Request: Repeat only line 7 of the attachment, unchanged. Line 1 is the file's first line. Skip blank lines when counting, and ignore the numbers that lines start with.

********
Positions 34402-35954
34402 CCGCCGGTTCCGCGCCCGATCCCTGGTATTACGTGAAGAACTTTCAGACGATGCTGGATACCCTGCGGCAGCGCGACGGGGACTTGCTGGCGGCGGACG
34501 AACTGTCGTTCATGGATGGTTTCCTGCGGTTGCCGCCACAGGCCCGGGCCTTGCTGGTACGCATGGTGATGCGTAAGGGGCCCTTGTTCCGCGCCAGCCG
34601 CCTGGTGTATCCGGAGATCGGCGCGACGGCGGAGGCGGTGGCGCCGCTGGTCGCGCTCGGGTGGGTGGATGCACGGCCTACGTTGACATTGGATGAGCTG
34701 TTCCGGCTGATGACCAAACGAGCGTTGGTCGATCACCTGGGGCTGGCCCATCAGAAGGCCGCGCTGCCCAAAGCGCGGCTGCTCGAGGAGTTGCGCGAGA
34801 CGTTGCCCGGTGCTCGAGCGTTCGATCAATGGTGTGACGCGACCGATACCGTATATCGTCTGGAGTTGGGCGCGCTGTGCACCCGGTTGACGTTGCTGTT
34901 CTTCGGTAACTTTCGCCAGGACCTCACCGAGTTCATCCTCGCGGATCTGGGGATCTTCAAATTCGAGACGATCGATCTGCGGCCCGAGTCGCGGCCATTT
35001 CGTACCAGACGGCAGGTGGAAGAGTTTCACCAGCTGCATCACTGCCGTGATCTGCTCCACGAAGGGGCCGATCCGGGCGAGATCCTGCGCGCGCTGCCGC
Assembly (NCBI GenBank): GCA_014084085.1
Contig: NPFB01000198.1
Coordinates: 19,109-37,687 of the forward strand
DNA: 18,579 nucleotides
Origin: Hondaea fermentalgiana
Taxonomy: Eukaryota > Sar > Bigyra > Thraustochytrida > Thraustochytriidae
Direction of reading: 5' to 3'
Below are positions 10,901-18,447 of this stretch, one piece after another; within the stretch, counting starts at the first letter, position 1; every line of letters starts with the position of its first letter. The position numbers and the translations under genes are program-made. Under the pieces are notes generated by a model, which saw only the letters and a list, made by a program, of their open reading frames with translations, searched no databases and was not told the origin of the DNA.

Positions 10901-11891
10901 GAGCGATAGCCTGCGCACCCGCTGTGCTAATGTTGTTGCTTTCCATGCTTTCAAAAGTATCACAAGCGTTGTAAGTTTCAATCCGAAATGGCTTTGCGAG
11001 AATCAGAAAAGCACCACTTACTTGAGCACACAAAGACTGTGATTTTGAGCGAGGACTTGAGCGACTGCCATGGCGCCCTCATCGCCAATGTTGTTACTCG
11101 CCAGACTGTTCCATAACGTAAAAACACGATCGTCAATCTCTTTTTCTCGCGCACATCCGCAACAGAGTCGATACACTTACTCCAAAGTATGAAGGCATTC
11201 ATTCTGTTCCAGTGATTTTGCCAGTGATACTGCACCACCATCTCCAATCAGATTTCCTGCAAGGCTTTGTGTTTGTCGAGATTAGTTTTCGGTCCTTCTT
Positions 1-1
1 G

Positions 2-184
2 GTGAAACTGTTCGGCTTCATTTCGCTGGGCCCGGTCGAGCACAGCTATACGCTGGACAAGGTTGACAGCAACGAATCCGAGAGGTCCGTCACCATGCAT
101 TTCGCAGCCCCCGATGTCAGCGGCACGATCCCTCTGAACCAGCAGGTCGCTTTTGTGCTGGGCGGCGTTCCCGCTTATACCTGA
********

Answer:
34901 CTTCGGTAACTTTCGCCAGGACCTCACCGAGTTCATCCTCGCGGATCTGGGGATCTTCAAATTCGAGACGATCGATCTGCGGCCCGAGTCGCGGCCATTT